A Robot Suit to Help the Disabled Walk, Climb, Lift Weights and more... Almost Giving You Ironman-Like Capabilities
Recently, a Japanese company presented a robotic suit, developed to help people who suffer from strike-induce paralysis or those who had spinal cord injuries. Cyberdyne Corporation called its latest invention HAL, which stands for Hybrid Assistive Limb. According to the company the suit was designed to "upgrade the existing physical capabilities of the human body".
The device weights 23 kilograms and includes robotic limbs along with a backpack that features the battery and computer system. Cyberdyne's latest invention is attached to the body and managed by thought. The technology works as follows: whenever an individual tries to make a move, the brain sends nerve signals to the muscles. The robotic suit then identifies these weak signals from the surface of the human skin with the help of a sensor that is attached on the wearer's skin. Then the signal is transmitted to HAL's power unit, signaling the unit to start moving in harmony with the limb of the wearer.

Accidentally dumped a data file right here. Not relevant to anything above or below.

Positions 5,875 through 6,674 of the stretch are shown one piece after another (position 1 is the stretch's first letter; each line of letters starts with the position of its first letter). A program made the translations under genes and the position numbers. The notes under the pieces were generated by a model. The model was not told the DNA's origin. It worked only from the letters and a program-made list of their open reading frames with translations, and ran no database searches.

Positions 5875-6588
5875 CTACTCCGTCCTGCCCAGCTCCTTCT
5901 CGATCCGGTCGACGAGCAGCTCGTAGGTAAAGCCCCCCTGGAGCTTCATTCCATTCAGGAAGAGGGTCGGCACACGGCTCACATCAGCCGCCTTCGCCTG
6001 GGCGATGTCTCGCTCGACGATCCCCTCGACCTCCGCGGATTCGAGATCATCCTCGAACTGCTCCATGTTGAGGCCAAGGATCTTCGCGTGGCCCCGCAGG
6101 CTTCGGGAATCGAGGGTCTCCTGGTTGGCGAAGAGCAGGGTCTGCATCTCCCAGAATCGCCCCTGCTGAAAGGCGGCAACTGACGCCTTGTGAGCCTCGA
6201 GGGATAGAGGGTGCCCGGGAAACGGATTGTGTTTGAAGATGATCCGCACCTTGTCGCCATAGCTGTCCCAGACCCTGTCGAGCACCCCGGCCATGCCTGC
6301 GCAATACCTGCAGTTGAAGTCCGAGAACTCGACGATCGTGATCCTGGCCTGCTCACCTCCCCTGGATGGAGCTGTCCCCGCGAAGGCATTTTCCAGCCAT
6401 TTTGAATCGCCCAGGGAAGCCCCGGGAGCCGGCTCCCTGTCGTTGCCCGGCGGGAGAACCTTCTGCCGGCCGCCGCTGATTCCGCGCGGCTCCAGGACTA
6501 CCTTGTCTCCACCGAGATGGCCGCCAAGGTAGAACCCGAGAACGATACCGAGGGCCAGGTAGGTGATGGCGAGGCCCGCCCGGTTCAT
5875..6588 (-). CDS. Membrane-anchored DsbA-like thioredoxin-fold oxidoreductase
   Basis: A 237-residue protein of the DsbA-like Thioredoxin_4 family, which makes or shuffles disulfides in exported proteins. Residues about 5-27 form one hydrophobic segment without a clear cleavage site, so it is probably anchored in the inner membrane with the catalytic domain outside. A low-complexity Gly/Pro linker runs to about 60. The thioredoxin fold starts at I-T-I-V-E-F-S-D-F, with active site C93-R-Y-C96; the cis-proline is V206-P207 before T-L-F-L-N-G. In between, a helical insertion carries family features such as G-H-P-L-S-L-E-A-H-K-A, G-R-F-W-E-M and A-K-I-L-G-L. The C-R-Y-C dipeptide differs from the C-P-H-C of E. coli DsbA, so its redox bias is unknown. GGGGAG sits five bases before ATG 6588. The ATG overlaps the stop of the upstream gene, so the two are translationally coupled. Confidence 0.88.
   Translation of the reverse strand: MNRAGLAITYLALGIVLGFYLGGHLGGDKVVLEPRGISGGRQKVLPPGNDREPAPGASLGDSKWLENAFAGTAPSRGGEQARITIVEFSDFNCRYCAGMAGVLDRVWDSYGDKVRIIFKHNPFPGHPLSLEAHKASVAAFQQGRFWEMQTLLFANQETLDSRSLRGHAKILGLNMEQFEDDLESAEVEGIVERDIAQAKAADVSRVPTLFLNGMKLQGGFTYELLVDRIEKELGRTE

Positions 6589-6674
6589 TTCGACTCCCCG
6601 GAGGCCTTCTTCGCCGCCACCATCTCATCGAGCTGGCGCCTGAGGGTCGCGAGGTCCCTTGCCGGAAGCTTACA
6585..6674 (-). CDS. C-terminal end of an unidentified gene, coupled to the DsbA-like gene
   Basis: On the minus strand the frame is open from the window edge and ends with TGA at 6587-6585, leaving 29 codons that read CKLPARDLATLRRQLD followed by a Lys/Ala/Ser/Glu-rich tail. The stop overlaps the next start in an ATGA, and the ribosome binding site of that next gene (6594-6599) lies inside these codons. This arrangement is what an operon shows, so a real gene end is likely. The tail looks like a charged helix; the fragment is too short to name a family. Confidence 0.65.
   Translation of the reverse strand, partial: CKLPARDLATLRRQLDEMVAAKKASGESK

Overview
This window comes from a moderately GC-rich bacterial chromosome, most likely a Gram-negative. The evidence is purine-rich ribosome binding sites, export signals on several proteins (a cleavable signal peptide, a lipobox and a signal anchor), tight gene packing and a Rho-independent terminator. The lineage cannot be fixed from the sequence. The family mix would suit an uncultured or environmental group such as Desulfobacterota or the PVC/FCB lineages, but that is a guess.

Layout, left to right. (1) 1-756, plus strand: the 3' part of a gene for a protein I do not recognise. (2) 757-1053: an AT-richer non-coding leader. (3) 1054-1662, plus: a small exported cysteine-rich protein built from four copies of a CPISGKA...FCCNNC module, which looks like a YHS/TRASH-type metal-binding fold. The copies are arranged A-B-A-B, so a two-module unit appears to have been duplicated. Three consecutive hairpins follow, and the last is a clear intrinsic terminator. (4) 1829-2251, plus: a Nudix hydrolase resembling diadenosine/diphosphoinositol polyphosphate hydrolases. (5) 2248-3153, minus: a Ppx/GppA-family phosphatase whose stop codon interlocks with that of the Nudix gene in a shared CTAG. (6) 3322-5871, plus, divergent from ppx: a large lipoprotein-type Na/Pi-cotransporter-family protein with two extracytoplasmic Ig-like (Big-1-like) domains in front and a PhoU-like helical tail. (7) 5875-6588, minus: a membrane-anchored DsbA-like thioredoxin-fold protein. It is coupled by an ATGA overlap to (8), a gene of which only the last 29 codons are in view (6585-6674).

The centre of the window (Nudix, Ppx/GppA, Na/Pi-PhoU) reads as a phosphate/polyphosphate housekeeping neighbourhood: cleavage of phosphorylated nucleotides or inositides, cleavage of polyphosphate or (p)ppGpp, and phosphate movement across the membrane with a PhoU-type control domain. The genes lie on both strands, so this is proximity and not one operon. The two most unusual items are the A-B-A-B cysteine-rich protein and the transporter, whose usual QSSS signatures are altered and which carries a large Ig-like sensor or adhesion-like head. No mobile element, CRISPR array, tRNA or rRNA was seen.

At the moment the latest invention from Cyberdyne can be hired for Y220,000 a month. The company claims that the device has various applications. For example it can help a person to perform every day tasks like walking, climbing up and down stairs and even lifting heavy objects. On a full charge the suit will function for about 5 hours. In addition, the wearer will not feel the heaviness of the suit due to the fact that HAL supports its own weight, Cyberdyne says. It is worth mentioning that a similar exoskeleton was developed by Honda. .
Cyberdyne's founder and CEO, Professor Yoshiyuki Sankai, initially developed the suit for mountain climbing. The company says that its latest invention can function in extremely cold conditions and at a height of 4,000 meters above sea level.
Article source: Infoniac.com